What do Uncertified Adaptive Sync Displays Look Like with G-Sync Enabled?

What do Uncertified Adaptive Sync Displays Look Like with G-Sync Enabled?

What do Uncertified Adaptive Sync Displays Look Like with G-Sync Enabled?

There is a big problem with the Adaptive Sync (FreeSync) ecosystem, and Nvidia knows it. Yes, there are a lot of great FreeSync monitors out there, but there are also many that don’t offer a wide enough VRR range to be worthwhile or ship with other shortcomings that leave gamers with a sub-optimal gaming experience.  

Traditional G-Sync monitors are built using Nvidia hardware and are rigorously tested to ensure that they are up to standard, making the baseline of G-Sync monitor quality much higher than that of FreeSync/Adaptive Sync. If a G-Sync monitor doesn’t need Nvidia’s requirements it isn’t released, it’s that simple. 

While many see Nvidia’s support of VESA’s Adaptive Sync standard as inevitable, it is clear why it has taken so long for Nvidia to enable Adaptive Sync support, and why the company is going down the “G-Sync Certified” route with their upcoming drivers. To be clear, Nvidia’s January 15th and onward drivers will allow Adaptive-Sync to be enabled on any compatible monitor, but Nvidia will only enable it by default if displays they meet Nvidia’s standards. So far only 12 of 400 tested displays are certified as G-Sync Compatible.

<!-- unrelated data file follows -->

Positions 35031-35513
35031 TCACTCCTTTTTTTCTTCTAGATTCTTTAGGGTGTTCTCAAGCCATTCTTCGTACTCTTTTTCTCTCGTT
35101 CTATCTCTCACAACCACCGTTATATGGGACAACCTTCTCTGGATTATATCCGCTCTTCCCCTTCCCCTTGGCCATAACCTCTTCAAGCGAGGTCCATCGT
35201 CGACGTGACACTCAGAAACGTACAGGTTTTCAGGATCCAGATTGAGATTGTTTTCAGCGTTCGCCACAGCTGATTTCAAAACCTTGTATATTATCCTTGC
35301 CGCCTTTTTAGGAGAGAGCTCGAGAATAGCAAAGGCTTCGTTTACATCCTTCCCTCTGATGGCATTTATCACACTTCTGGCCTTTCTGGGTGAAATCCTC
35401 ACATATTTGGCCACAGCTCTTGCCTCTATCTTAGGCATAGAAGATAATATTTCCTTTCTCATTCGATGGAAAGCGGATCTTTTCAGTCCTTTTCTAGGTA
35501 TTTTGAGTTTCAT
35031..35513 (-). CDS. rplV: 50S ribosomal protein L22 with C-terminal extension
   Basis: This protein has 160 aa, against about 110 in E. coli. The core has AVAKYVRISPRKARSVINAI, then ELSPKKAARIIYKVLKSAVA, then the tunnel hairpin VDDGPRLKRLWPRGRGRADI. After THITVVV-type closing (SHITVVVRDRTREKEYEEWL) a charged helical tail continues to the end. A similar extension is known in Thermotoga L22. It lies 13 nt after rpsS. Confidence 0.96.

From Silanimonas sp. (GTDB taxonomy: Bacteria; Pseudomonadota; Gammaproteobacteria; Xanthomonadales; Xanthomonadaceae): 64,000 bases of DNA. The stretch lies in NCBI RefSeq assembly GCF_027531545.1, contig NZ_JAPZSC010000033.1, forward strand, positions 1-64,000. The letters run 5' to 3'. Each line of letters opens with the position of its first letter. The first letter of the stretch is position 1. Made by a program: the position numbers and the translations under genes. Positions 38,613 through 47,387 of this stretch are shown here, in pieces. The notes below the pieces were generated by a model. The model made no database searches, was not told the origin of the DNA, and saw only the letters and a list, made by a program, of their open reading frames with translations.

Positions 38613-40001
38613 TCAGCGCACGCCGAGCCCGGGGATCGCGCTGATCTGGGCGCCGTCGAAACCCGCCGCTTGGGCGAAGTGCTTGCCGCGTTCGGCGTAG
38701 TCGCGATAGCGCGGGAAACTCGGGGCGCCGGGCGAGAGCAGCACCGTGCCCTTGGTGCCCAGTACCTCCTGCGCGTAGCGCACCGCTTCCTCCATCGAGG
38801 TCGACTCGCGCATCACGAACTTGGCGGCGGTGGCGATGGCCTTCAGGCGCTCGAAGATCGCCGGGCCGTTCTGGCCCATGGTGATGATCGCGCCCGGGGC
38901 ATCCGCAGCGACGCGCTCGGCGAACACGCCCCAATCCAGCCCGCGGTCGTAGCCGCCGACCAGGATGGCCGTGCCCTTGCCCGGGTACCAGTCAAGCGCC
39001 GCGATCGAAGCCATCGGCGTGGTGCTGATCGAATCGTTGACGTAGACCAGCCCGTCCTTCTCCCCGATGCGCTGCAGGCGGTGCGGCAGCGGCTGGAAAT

PC WORLD has gotten to speak with Nvidia at CES 2019 and has toured their booth, with the company showcasing how G-Sync Compatible displays should work, and what some uncertified displays might look like. Some displays will present noticeable blur in motion (bad overdrive support or some other factor), others will flicker and present artifacts, while others will present harsher issues like screen blanking. 

  

What do Uncertified Adaptive Sync Displays Look Like with G-Sync Enabled?  

The video below makes it clear why Nvidia has decided to certify specific displays as G-Sync compatible, with the short answer being that it allows the company to ensure that their users achieve the best gaming experience possible on adaptive sync/FreeSync monitors. It is also worth pointing out that Nvidia’s decision to market their Adaptive Sync support in this way will push some gamers towards their existing G-Sync monitors, as their marketing materials say that they are tested with an additional “300 tests for image quality”, implying that G-Sync displays are better than G-Sync Compatible displays.   

Nvidia’s move to mark specific displays as G-Sync Compatible will push the developers of Adaptive-Sync monitors to work harder to meet Nvidia’s standards, a change that will undoubtedly improve the overall quality of adaptive sync screens over time. This will be a positive change for gamers as a whole, regardless of whether you are using AMD, Nvidia or Intel graphics hardware. 

Adaptive-Sync monitors can sit anywhere on a wide spectrum of quality, making it easy to see why so many monitors have failed Nvidia’s testing. Consider how many monitors lack a wide enough variable refresh rate range (VRR range) to activate technologies like AMD’s Low Framerate Compensation or equivalent technologies. That factor alone would be enough to fail hundreds of adaptive sync monitors in Nvidia’s testing, even without formal testing. 

The video above showcases some of the issues that have faced Adaptive Sync users since AMD FreeSync launched, but now that Nvidia has brought attention to the issue, perhaps display makers will work harder to achieve a higher standard for their gaming displays. 

You can join the discussion on what some uncertified displays look like with Nvidia G-Sync enabled on the OC3D Forums.